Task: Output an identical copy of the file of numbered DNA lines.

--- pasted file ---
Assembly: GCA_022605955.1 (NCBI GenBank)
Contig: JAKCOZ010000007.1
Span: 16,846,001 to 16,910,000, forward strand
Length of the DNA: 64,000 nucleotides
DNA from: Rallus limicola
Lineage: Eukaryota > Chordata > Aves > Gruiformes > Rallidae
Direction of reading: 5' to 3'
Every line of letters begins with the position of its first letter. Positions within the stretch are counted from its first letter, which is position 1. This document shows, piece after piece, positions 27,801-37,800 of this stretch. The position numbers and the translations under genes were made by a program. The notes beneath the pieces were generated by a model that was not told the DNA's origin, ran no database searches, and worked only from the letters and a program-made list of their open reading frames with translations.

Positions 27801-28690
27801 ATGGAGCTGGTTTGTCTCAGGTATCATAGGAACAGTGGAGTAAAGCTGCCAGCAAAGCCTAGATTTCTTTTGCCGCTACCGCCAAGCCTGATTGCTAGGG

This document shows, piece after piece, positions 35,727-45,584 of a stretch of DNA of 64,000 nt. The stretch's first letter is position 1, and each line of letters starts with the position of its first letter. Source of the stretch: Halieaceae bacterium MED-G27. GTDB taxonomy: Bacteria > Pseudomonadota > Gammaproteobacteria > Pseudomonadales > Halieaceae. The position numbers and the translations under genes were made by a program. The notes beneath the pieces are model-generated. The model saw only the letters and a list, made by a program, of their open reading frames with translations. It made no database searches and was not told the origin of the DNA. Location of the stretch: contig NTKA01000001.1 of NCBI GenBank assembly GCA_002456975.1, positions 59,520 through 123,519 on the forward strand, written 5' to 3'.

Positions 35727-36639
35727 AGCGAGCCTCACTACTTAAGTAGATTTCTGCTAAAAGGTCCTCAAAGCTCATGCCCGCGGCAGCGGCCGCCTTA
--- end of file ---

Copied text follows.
Assembly: GCA_022605955.1 (NCBI GenBank)
Contig: JAKCOZ010000007.1
Span: 16,846,001 to 16,910,000, forward strand
Length of the DNA: 64,000 nucleotides
DNA from: Rallus limicola
Lineage: Eukaryota > Chordata > Aves > Gruiformes > Rallidae
Direction of reading: 5' to 3'
Every line of letters begins with the position of its first letter. Positions within the stretch are counted from its first letter, which is position 1. This document shows, piece after piece, positions 27,801-37,800 of this stretch. The position numbers and the translations under genes were made by a program. The notes beneath the pieces were generated by a model that was not told the DNA's origin, ran no database searches, and worked only from the letters and a program-made list of their open reading frames with translations.

Positions 27801-28690
27801 ATGGAGCTGGTTTGTCTCAGGTATCATAGGAACAGTGGAGTAAAGCTGCCAGCAAAGCCTAGATTTCTTTTGCCGCTACCGCCAAGCCTGATTGCTAGGG

This document shows, piece after piece, positions 35,727-45,584 of a stretch of DNA of 64,000 nt. The stretch's first letter is position 1, and each line of letters starts with the position of its first letter. Source of the stretch: Halieaceae bacterium MED-G27. GTDB taxonomy: Bacteria > Pseudomonadota > Gammaproteobacteria > Pseudomonadales > Halieaceae. The position numbers and the translations under genes were made by a program. The notes beneath the pieces are model-generated. The model saw only the letters and a list, made by a program, of their open reading frames with translations. It made no database searches and was not told the origin of the DNA. Location of the stretch: contig NTKA01000001.1 of NCBI GenBank assembly GCA_002456975.1, positions 59,520 through 123,519 on the forward strand, written 5' to 3'.

Positions 35727-36639
35727 AGCGAGCCTCACTACTTAAGTAGATTTCTGCTAAAAGGTCCTCAAAGCTCATGCCCGCGGCAGCGGCCGCCTTA